Lord Thomas 'The Pilgrim' Corbet

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Thomas "The Pilgrim" Corbet, Lord

Also Known As: "The Pilgrim"
Birthplace: Pontesbury, Shropshire, England
Death: Died in England
Place of Burial: 164365696
Immediate Family:

Son of Simon II of Corbet Corbet, Baron of Caus and daughter de Brampton
Husband of ? unknown wife of Lord Thomas Corbet
Father of Roger Corbet, of Wettlesborough and Richard de Corbet
Brother of Unknown Corbet; Miss CORBET; Sir Robert Corbet, 4th Baron of Caus Castle; William Corbet; Hugh CORBET and 4 others

Occupation: Baron of Caus Castle, Shropshire, England
Managed by: Private User
Last Updated:

About Lord Thomas 'The Pilgrim' Corbet

Augusta Corbet's The Family of Corbet (Volume 2) (1914) is available online at http://www.archive.org/details/familyofcorbetit02corb.


Caus Castle (also known as, or recorded in historical documents as Cause; Caurs; Chaus; Caws; Caurse; Alretone; Auretone; Averetonee), often described as a fortress of uncommon strength and extent, is about 2 miles southwest of Westbury, Shropshire, England and is located along the Welsh Marches. Caux Castle was built by Roger fitz Corbet (1050–1134) a domesday founder for his family, and is named for his homeland in Pays de Caux, Normandy, France, and was the seat of their Marcher Lordships granted under Roger de Montgomery (Roger de Montgomeri), Earl of Shrewsbury (Shropshire) and King William the Conqueror.

The early outer earthworks of the site are probably an Iron Age hillfort, while the later motte-and-bailey is of Norman construction.

Roger le Corbet (or Fitz Corbet) was granted several manors in Shropshire in 1069 by William the Conqueror as the Barony of Caus for his role in the Norman conquest and invasion of England. They were named after his Normandy estate in the Pays de Caux. The Corbets owed fealty to Roger de Montgomery, Earl of Shrewsbury to help control Welsh Marches with absolute control over their demesne. Caus Castle was built by Roger le Corbet in the late 11th century as a high motte with a very small summit on which stood a tower and a strongly defended inner bailey.

The castle was sufficiently important that the Crown took an interest in its maintenance. Henry II of England had it garrisoned in 1165. In 1198 Roger Corbet re-built the tower, keep and curtain wall in stone. During the late 12th century a town or borough was founded in the large outer Bailey. A royal grant of 50 marks was made in 1263 towards further building work, when D-shape towers were added to the curtain wall. On the death of Beatrice Corbet in 1347 Caus passed to the Earl of Stafford.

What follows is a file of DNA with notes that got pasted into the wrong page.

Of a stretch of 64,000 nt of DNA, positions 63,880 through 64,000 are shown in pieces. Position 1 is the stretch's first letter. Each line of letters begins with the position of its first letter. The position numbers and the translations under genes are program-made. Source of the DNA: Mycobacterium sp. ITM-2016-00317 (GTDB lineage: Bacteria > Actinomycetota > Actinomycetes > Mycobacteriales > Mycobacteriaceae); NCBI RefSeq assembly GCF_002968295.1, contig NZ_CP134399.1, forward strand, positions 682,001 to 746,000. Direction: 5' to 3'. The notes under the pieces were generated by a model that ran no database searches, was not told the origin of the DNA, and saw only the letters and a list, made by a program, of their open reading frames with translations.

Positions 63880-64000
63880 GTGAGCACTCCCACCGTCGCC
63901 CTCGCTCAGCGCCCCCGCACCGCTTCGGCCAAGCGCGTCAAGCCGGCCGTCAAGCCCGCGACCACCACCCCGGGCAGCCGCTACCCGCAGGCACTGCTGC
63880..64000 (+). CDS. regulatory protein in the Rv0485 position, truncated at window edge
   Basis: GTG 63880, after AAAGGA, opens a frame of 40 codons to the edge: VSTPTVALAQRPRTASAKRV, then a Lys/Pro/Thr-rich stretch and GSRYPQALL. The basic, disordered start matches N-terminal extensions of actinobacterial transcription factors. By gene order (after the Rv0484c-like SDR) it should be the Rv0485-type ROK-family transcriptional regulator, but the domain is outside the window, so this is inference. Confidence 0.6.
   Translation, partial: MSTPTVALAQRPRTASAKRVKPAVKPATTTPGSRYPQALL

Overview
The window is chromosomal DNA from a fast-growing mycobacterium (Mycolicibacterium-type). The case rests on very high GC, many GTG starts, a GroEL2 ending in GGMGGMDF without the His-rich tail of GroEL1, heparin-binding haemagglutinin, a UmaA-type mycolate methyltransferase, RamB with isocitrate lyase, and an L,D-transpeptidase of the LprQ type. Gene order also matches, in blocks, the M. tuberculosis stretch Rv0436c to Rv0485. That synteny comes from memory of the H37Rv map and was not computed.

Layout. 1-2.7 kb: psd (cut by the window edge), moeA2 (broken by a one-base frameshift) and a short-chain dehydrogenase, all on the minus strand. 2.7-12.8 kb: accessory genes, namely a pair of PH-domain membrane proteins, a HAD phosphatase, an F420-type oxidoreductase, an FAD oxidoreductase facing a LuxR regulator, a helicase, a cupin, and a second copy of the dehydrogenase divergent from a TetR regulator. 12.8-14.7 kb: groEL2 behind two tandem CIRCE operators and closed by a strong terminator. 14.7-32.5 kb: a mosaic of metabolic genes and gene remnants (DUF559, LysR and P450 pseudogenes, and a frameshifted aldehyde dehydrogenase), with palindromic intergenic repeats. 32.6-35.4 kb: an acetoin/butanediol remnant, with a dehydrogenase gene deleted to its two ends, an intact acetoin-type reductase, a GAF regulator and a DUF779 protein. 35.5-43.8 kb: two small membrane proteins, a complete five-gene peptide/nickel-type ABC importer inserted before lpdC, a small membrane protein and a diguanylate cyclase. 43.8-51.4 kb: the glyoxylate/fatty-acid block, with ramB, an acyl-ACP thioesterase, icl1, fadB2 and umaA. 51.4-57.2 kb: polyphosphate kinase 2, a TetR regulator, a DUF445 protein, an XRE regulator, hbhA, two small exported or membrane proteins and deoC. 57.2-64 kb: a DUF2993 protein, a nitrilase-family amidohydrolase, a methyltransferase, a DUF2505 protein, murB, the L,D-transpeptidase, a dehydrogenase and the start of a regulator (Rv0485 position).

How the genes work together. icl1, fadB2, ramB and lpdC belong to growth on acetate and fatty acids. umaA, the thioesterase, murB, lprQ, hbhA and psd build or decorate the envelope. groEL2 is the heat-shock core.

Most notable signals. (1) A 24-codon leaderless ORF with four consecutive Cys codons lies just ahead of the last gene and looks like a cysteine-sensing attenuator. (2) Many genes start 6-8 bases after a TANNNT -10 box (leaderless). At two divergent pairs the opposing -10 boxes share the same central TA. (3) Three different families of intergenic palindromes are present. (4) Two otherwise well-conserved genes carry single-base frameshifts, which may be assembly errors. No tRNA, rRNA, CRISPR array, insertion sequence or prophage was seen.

Caus was garrisoned by the Seneschal Griffith ap Ieuan ap Madoc ap Gwenwys against the rebellion of Owain Glyndŵr in the 15th century, but following calls from Welsh graduates in law and students in the University of Oxford he changed sides and supported Glyndŵr. As a result his family lands and role at Caus Castle were forfeited in 1404, only to be restored by Henry V of England in 1419 after his sons Ieuan ap Griffith and Sir Gruffudd Vychan captured John Oldcastle for Lord Charlton of Powys.

On 10 Aug. 1443, at Caus Castle Sir Gruffudd Vychan pierced with a lance the heart of his master, Sir Christopher Talbot (1419–1443), son of John Talbot, 1st Earl of Shrewsbury, and the champion tilter of England. He was outlawed, a reward of 500 marks (£166 6s 8d) offered for his capture, and his lands were passed to John Sutton, 1st Baron Dudley, as the death of the young knight was not regarded as an accident. The Earl of Stafford rarely used the castle in the 15th and 16th centuries so that it decayed, and was finally deserted after it was destroyed in 1645.

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Lord Thomas 'The Pilgrim' Corbet's Timeline

Pontesbury, Shropshire, England
Age 16
Pontesbury, Shropshire, UK
Age 20
Age 20
Wettlesborough, England
of, Pontsbury, Shropshire, England
of, Pontsbury, Shropshire, England
of, Pontsbury, Shropshire, England